The opening of the United Nations Office on Organized Crime and Drug Trafficking in Mozambique is a sign that the dynamics of drug trafficking, institutional promiscuity and money laundering are significant and lack a more structural and international approach.

This office confirms the view that heroin trafficking from Afghanistan to Europe is one of the main reasons for the conflict in Cabo Delgado. Information obtained by the organization indicates that drug production has practically tripled in the last ten years, and Mozambique fits into one of the trafficking corridors that passes through the east coast of Africa.

Let’s look at recent statements to the Lusa Agency from the UN Office on Organized Crime and Drug Trafficking in Mozambique: “Here, they apparently find a country that has a unique strategic location to facilitate drug trafficking. What these countries offer is ease of passage. It’s not a sophisticated thing, but they have huge borders and the authorities are not at every point. And the traffickers know this… It’s an outside situation with undercover groups that want to do harm to countries that have always lived together peacefully. They have a dangerous agenda, not in line with the reality of the countries; it is a criminal and illegal agenda to do their own business in a difficult situation. It is in times of crisis that traffickers and those who are connected to the illegal economy are best prepared to develop their illegal businesses. Ships large and small, outside the cyclone season, arrive little by little. It is a long but safe journey where a lot of money is made.”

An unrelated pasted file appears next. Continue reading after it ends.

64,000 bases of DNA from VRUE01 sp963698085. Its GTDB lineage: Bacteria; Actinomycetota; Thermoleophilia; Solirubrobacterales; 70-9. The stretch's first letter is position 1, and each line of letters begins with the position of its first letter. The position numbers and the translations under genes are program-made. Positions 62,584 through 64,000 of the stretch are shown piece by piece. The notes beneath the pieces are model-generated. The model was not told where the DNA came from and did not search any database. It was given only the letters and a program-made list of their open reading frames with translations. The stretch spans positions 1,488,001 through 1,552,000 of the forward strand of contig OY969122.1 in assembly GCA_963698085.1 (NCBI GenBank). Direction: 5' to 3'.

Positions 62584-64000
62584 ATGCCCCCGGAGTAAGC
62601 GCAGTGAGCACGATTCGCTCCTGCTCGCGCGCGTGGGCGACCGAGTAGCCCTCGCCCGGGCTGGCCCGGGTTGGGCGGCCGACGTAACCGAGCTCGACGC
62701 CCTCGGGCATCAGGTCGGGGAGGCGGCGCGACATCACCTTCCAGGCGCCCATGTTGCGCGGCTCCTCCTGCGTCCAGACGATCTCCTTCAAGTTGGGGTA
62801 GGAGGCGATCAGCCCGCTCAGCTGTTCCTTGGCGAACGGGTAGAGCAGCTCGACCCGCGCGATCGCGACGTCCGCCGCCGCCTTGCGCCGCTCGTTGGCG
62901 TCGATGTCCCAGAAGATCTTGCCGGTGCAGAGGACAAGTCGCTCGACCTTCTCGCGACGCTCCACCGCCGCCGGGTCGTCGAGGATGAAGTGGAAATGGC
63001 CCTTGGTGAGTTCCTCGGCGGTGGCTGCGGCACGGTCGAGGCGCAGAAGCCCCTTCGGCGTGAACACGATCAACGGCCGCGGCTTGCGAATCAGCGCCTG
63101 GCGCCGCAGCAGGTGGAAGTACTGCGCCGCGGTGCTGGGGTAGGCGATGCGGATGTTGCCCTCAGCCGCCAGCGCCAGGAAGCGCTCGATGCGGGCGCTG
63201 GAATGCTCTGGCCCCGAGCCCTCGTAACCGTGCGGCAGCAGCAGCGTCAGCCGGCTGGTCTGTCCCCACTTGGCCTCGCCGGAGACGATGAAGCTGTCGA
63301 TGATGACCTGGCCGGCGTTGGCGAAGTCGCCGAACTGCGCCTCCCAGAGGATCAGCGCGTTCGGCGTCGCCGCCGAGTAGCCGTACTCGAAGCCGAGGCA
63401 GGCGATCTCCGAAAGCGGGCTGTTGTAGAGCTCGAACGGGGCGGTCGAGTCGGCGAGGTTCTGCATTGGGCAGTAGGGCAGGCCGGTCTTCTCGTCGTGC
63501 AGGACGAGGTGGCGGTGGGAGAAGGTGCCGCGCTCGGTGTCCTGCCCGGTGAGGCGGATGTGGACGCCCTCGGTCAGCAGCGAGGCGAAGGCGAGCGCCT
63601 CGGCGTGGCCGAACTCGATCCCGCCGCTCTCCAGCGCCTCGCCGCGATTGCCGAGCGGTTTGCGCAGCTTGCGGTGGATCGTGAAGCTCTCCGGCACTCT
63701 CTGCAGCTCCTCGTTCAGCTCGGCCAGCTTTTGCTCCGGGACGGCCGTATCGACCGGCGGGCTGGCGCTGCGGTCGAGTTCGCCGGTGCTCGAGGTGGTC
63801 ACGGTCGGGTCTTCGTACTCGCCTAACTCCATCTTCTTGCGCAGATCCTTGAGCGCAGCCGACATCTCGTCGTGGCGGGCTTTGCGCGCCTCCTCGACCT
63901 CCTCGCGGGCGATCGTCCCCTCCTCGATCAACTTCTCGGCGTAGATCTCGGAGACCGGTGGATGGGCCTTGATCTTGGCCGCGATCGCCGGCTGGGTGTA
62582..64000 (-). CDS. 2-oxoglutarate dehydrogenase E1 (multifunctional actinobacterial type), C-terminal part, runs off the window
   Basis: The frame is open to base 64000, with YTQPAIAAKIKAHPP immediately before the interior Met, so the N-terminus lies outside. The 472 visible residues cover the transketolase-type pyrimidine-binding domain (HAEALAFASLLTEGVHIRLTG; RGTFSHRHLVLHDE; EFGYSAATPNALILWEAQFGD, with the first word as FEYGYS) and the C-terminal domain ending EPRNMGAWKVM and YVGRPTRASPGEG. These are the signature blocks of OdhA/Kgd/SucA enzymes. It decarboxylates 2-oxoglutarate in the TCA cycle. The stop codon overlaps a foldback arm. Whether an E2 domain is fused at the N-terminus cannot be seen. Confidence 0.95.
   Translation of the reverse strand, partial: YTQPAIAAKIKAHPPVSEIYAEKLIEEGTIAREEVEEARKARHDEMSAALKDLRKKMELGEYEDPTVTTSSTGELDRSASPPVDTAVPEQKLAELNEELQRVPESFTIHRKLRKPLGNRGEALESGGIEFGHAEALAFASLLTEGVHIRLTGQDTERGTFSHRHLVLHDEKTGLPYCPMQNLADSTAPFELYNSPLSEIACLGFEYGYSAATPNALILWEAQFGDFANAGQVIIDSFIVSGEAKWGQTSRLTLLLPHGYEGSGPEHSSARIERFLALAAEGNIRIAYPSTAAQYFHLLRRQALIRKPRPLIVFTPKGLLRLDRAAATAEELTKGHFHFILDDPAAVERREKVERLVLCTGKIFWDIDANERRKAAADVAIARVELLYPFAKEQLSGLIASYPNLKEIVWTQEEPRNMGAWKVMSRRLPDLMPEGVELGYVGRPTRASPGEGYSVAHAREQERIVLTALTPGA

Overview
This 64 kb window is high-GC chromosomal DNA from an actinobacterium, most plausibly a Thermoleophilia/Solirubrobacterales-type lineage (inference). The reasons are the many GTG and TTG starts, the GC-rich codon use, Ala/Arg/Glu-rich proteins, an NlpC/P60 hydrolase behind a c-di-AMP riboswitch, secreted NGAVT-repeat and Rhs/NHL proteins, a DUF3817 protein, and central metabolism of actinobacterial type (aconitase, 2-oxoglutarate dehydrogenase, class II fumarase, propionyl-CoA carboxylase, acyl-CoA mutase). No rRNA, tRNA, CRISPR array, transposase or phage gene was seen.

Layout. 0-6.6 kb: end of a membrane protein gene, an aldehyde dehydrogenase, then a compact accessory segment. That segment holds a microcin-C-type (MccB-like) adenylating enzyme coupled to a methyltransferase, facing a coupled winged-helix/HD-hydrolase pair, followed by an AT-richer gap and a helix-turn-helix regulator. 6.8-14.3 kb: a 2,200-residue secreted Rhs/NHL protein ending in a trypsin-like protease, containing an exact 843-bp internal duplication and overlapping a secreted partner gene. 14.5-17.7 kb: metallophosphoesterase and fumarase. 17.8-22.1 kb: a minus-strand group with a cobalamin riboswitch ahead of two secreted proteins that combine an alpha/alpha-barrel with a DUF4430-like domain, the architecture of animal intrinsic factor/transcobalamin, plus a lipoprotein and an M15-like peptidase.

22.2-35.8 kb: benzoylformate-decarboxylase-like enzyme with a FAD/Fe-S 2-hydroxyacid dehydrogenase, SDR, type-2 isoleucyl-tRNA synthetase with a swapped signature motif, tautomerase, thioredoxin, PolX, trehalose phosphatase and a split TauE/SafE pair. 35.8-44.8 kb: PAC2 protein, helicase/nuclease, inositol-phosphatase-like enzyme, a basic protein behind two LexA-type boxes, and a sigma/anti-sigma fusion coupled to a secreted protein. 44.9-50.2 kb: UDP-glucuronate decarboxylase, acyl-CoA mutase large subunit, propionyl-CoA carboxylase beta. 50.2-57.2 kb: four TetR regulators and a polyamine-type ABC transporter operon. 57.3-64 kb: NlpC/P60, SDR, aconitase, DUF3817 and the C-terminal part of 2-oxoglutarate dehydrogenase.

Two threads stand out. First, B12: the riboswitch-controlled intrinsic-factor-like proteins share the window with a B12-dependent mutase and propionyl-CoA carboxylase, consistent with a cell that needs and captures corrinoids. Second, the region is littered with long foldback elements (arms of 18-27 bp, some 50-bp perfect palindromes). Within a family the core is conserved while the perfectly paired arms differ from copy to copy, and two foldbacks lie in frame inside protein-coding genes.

Uncontrolled borders

The statements of the representative of the UN Office on Organized Crime and Drug Trafficking show weaknesses in controlling Mozambique sea space, a situation that makes it (sea space) permeable not only to drug trafficking, but also to the development of piracy actions and plunder of its sea resources.

There are many situations that show the vacuum that the coast of Cabo Delgado is in. In 2010, a national flagship vessel called “Vega 5” was hijacked at the bank of Sofala, six hundred miles off the coast of Inhassouro in Inhambane province, and for days it sailed the Mozambican waters undisturbed towards Somalia with no State means to stop it. The vessel was refitted but recovered by the Indian military authorities a year after it was taken over by the pirates.

Domestic and international illegal fishing is another factor revealing lack of surveillance capacity. The Ministry of Fisheries estimates that illegal fishing on the Mozambican coast causes an annual loss of US$ 60 million to the public purse. There are often reports of international vessels invading Mozambican waters for fishing and waste disposal.

Major sea surveillance has been carried out irregularly through joint military missions with several partner countries, but the flimsiness of the action does not allow an intervention capable of containing the disorder in Mozambican waters.

The seizures that have occurred are fortuitous, resulting from inadvertent traces along the drug value chain in Mozambique. For example, the two boats seized in December last year ran aground at sea in Pemba – a situation that awakened the authorities. In Nampula, there are cases of drugs found in homes and with local fishermen.